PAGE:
7. I agree with the lady who said Coke. I have a room of Coke memorabilia and Life magazines. But also this time of year, the Peanuts really hold up. Charlie Brown keeps on rolling…

    • Oh, I love Coke products and had the glasses, wooden crate that said Coca Cola, etc. Used to have a finished nasement full of memorabilia but sold nearly sll of it. I still have a small stuffed polar bear in a striped red and white jacket and he is holding tiny plastic brown coke bottle.
      Kerbey, I love Charlie Brown and the Peanuts gang. I have a post scheduled with my Christmas apaetment decorations. There is a Coke bear sitting on my bench, right next to a little stuffed Snoopy.
      If you like the Peanuts Gang, you may like to go and purchase the cutest toys at McD’s. I have bought 8 of the 10 (12?) and haven’t decided if I want to take them out of their packaging. Without having to buy the kid’s meals, they are $1.25 apiece. Let me know if you get any of them! I took 4 of my 7 grandies to see the film, “Dream Big.” Kohl’s sold this large book and another Peanuts book last Christmas for $5 apiece, the money goes to nonprofit local charities.

      • How did you like the movie? That is so funny that you have a Coke bear next to a Snoopy. I never go to McD’s so I didn’t know that. Pretty neat.

      • I liked the movie, Kerbey! The movie was overall more cheerful than the usual ones where poor Charlie Brown isn’t successful with his kite or kicking the football. I loved his sister giving tours of his room when he was really good at something! I also wondered whether or not Snoopy in his WWII gear, fighting the Red Baron makes sense to my grandkids but I really like this part, anyway. Woodstock and he have lots of fun in this one, Kerbey. There are always couple’s and elderly childless people at our local theater, laughing and enjoying listening to children giggling. I actually took some photos on my cell phone but probably better not post them! Usually I would not do this but we were in a theater full of children getting up and dancing. The screen was very bright, conducive to taking still photos.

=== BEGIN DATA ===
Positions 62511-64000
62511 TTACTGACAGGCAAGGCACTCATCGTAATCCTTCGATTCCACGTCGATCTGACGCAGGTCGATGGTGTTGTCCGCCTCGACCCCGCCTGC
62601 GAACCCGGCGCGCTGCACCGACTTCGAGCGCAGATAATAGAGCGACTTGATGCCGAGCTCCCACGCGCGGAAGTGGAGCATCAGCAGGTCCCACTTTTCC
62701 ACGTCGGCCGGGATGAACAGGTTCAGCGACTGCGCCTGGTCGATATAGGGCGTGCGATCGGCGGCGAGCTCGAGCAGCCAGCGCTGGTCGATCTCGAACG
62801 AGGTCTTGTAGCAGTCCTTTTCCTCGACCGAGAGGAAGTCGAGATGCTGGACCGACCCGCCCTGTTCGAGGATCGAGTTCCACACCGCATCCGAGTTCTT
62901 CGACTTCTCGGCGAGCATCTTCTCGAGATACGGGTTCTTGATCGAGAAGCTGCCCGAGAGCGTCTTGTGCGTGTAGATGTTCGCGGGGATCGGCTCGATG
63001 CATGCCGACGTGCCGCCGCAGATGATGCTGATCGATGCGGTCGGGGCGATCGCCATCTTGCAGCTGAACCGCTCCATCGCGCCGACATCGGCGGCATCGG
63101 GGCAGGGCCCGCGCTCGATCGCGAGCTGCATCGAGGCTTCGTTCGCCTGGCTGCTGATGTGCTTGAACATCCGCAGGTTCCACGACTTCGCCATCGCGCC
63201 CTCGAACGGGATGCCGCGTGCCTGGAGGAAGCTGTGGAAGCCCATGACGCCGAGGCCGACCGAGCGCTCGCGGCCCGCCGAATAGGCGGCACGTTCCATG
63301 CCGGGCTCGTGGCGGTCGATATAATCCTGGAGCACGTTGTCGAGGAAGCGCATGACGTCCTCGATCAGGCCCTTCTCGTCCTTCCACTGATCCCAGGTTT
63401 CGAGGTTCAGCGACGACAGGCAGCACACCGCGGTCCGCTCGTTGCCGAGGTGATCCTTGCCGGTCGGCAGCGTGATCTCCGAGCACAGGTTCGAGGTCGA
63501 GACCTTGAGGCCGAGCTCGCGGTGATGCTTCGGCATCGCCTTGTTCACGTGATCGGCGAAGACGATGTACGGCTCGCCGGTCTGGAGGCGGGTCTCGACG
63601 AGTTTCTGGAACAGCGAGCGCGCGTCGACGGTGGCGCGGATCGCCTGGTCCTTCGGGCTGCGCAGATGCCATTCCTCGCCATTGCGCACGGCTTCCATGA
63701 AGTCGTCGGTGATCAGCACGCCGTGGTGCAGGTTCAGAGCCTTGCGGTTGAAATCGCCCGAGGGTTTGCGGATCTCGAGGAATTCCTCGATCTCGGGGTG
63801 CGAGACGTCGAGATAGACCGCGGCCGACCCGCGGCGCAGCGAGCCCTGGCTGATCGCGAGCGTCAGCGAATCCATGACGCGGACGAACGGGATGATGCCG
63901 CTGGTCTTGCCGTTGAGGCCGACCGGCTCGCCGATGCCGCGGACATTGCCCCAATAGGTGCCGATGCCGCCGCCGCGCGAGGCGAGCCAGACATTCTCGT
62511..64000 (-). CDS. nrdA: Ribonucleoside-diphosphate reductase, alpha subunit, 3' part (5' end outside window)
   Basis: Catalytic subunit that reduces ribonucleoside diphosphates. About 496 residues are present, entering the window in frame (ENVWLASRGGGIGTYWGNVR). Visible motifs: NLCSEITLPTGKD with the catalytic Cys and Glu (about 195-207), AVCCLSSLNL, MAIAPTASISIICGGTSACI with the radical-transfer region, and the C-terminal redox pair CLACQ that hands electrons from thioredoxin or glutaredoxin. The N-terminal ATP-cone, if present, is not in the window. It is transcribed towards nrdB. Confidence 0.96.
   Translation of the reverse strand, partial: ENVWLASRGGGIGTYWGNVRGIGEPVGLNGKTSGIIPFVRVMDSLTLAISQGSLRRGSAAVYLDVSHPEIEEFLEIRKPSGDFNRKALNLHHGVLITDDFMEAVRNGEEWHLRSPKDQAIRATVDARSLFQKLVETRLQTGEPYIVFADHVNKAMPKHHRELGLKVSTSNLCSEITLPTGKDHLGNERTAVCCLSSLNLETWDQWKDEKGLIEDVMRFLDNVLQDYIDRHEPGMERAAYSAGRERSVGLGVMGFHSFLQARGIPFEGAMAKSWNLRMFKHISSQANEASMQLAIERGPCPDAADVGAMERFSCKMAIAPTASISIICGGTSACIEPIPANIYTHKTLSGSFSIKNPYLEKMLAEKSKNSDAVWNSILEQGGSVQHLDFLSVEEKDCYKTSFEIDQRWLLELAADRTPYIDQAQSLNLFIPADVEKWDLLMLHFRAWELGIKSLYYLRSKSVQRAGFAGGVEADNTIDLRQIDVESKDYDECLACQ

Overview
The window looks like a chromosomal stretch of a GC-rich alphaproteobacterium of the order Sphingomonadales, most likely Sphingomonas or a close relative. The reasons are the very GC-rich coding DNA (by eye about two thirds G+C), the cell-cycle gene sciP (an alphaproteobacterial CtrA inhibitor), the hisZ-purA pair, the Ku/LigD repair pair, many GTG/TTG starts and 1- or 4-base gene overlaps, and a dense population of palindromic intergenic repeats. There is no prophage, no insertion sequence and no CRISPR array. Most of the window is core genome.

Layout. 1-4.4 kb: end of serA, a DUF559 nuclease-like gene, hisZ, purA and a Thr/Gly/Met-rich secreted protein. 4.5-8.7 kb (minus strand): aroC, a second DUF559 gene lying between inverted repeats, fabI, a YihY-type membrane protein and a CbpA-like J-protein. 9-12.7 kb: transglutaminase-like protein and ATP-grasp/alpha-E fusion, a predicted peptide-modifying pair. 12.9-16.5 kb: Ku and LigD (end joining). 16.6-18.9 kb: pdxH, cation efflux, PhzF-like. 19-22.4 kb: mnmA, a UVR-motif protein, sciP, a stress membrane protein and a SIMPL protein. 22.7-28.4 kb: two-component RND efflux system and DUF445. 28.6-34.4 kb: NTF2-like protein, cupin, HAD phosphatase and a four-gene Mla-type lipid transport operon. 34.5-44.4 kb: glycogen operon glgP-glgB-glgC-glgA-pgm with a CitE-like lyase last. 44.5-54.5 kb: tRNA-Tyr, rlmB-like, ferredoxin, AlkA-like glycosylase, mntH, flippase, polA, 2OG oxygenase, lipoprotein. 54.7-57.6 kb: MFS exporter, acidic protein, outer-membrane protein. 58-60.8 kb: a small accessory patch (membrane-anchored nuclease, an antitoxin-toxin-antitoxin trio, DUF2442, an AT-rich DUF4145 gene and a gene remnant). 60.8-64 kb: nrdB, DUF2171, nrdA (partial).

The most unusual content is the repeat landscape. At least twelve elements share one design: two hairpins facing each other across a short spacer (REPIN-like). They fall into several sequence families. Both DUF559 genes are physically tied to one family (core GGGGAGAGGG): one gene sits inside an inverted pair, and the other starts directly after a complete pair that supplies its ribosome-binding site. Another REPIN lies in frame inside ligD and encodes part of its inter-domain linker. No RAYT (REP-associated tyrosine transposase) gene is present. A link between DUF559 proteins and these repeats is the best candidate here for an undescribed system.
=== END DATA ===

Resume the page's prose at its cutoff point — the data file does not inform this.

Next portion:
• Kerbey, I just took “stock” of the Peanuts gang and I still need Lucy and Pig Pen! Wonder if they still have any left?
      Here are the 8 I have still not opened:
      Sally and Snoopy on a rolling sled, the French pink poodle(“Fifi”) Snoopy falls for in a car, Charlie Brown holding a small Snoopy in his arms (bobble toy), Linus with his blanket, Woodstock on a zamboni, statue of Woodstock (bobble toy), **a spinning Snoopy, tree holding him up on “ice” with Woodstock and Peppermint Patty lying on a sled. ** This one is rather elaborate.

  8. You nailed the current pop culture with your photo. My 3 year old grandson,Casey, was a Minion for Halloween this year.

    I have lived through so many pop culture eras: Westerns (I had a Matter Fanner 50 sixshooter when I was a boy.) Star Trek, The British Invasion (rock ‘n’ roll), long hair, disco, Star Wars, video games (starting with Pong, Atari, Sega and Nintendo). But I would have to say my favorite pop culture era was with The Beach Boys with their hot rod and surfer music. – Mike

  9. Not being a collector of dolls, I think it interesting that I bought an Alice in Wonderland doll at a craft fair just hours before I found out my dad died (of suicide). I was in the middle of reading the book I loved so much as a child–it’s on my shelf in my bedroom. That metaphor for life: a rabbit hole, is kind of perfect in so many ways. We have a key but can’t seem to reach the key hole. The Garden is on the other side. I guess that’s going to be my personal pop culture for a very long time…..